Complications

Fifth disease does not cause any complications in normal cases. However patients with certain underlying conditions such as autoimmune disorders, sickle-cell anemia, Aplastic anemia, Spherocytosis and low count of red blood cells need to be highly watchful of the disease as it can cause serious complications for them. They should seek immediate medical attention in case of suspicion to avoid further damage.


Fifth disease can also be dangerous to pregnant woman. In rare cases, the disease can spread from a pregnant woman to her unborn child. In such a condition, the baby will develop severe anemia with low red blood count leading to heart failure. Hence it is very important for pregnant women to avoid exposure to the disease and maintain hygiene throughout the term.


Prevention

There is no vaccine to prevent the infection and also no medication is available to treat it. It is best to prevent the disease by following certain steps like:


  • Frequent washing of hands with medicated soap.
  • Disposing used tissues or hand towels carefully.
  • Covering your mouth when sneezing, coughing, etc.
  • Avoiding contact with those who have Fifth disease.


RDW blood test

Red blood cell (RBC) indices are calculations derived from the complete blood count that helps in the process of diagnosis and classification of Anemia. A RBC indices blood test requires 3 to 5 ml of blood collected from a vein puncture.

RDW (Red cell Distribution Width) blood test that calculates any variation in size of RBC. Normally Red Blood Cells are of a standard size. Since RBCs tend to get smaller and rounder as they age, it is not possible for all cells to be exactly the same size. RDW test determines the changes in the volume of the cells in the red cell population. The variations pertaining to the size of the red blood cells is called Anisocytosis and the shape is called Poikilocytosis.

The incidence of these conditions and the detection of abnormal or varied red blood size are determined by diagnostic blood smear analysis and also through automated analyzers.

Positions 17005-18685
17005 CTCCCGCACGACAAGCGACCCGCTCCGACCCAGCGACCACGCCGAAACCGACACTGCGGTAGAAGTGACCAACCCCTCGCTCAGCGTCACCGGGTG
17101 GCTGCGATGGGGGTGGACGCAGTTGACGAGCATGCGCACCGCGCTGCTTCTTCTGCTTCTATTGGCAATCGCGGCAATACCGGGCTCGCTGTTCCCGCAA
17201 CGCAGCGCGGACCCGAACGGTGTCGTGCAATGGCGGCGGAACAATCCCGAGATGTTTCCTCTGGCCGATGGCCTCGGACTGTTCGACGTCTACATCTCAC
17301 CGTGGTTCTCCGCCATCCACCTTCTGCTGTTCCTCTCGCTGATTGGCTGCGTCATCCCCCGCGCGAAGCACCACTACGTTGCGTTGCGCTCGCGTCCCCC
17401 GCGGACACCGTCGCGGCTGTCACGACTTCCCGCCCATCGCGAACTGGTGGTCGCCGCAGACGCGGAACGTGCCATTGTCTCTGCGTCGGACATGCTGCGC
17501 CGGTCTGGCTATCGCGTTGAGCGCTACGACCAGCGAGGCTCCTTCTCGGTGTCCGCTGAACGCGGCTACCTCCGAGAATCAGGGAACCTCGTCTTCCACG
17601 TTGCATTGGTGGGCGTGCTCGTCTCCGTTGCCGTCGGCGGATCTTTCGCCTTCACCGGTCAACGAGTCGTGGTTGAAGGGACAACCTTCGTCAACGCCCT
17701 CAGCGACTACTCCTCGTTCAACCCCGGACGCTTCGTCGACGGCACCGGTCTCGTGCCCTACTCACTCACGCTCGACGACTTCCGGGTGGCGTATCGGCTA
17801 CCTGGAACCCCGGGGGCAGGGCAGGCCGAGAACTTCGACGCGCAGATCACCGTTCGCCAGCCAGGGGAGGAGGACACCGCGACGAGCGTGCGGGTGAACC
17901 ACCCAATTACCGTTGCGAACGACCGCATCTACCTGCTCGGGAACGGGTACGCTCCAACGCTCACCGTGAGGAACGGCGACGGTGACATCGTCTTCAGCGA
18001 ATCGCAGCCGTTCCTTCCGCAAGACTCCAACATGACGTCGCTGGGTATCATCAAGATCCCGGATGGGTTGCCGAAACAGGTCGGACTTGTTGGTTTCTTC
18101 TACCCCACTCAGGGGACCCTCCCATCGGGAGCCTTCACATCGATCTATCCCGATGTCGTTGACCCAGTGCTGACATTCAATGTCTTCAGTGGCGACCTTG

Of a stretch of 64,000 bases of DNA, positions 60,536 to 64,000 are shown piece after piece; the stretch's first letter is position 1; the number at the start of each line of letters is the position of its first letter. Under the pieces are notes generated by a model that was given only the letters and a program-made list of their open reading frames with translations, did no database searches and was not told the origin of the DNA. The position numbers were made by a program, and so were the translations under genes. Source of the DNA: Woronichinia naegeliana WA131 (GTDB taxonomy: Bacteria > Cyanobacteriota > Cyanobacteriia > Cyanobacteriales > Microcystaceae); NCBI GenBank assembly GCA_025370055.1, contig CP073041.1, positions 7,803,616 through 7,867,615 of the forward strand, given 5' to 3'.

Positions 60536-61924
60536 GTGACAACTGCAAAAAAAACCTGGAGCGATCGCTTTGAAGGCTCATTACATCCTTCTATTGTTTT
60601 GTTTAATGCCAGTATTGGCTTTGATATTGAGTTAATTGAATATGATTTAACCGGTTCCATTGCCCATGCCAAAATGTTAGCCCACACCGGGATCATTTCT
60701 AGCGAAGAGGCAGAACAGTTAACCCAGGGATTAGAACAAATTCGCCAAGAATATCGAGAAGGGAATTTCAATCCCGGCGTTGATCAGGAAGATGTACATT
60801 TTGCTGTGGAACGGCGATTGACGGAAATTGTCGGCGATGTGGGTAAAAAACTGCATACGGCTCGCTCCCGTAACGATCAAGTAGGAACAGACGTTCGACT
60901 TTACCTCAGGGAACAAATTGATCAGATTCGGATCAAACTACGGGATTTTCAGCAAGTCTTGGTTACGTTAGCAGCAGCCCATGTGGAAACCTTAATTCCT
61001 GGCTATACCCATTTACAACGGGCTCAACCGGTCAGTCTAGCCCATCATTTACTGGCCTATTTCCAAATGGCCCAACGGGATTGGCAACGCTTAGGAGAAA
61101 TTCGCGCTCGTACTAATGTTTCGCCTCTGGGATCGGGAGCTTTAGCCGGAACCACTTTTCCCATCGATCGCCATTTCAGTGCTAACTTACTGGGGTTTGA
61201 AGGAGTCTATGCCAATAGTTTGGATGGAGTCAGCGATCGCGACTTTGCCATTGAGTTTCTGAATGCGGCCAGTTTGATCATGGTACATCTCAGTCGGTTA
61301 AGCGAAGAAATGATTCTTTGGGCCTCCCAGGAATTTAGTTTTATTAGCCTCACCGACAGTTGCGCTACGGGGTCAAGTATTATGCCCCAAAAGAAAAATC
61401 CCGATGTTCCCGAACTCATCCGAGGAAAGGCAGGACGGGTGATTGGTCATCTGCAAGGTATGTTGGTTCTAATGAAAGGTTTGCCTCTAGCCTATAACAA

The following are the normal results for red blood cell indices ( a measurement of the variation in size of red blood cells):

  • Mean Corpuscular Volume (measure of the average volume of a RBC) : MCV 82-98 femtoliters (fl)
  • Mean Corpuscular Hemoglobin Concentration (measurement of the average concentration of hemoglobin in a RBC) : MCHC 33-37 g/dl
  • Mean Corpuscular Hemoglobin (Measurement of the average weight of hemoglobin in a RBC): MCH 26-34 picograms (pg)
  • RDW 11.5-14.5%

Normochromic: Indicates a normal concentration of hemoglobin. The RDW increases in anemia caused by deficiencies of Vitamin B12, iron or folic acid. Abnormal hemoglobin, as in sickle cell anemia, can result in changes in the shape of red blood cells. In addition it may also cause them to hemolyze. The abnormal shape and the cell fragments as a result of hemolysis would tend to increase the RDW. Severe blood loss may also induce immature cells into the blood that can increase the RDW.


Possible causes of abnormal MCV: MCV (Mean Corpuscular Volume) is an index of the size of the RBC. When the MCV is below normal, the RBC will be smaller than the normal size - which is known as microcytic. On the other hand, if the MCV is higher than normal, the RBC will also be larger than normal which is called as macrocytic while the normal RBC size is termed as normocytic.
High MCV: Macrocytic anemia owing to vitamin B12 and folic acid deficiency

Low MCV: Microcytic anemia, Thalassemia, poor iron content in diet and chronic illness

Normal MCV: Normocytic anemia owing to liver,kidney diseases, bone marrow disorders, hemolysis (distruction of red blood cells) or excessive bleeding


A low MCH (Mean Corpuscular Hemoglobin) is an indication that RBCs have too little hemoglobin. When viewed under the microscope, the RBCs appear pale and hence called as hypochromic. The MCHC (Mean Corpuscular Hemoglobin Concentration) is the ratio of RBC's hemoglobin mass to the cell volume. MCHC is elevated in hereditary Spherocytosis - as a result of the structural protein defect in the RBC.


RDW Blood Test - illustration of typical Red Blood Cells

Calculating Red Blood Cell Distribution: The determination of red cell distribution width is mathematically expressed as Red cell distribution width = (Standard deviation ÷ Mean cell volume) X 100.


Conditions such as pernicious anemia cause changes in RBC size. Often there is variation in shape too. This can be detected by changes in RDW. Normal RDW range is 11 - 15%. Higher RDW is indicative of disorders such as anemia. RDW blood test is often conducted along with MCV blood test to check the exact cause.


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Collection of Pages - Last revised Date: October 19, 2017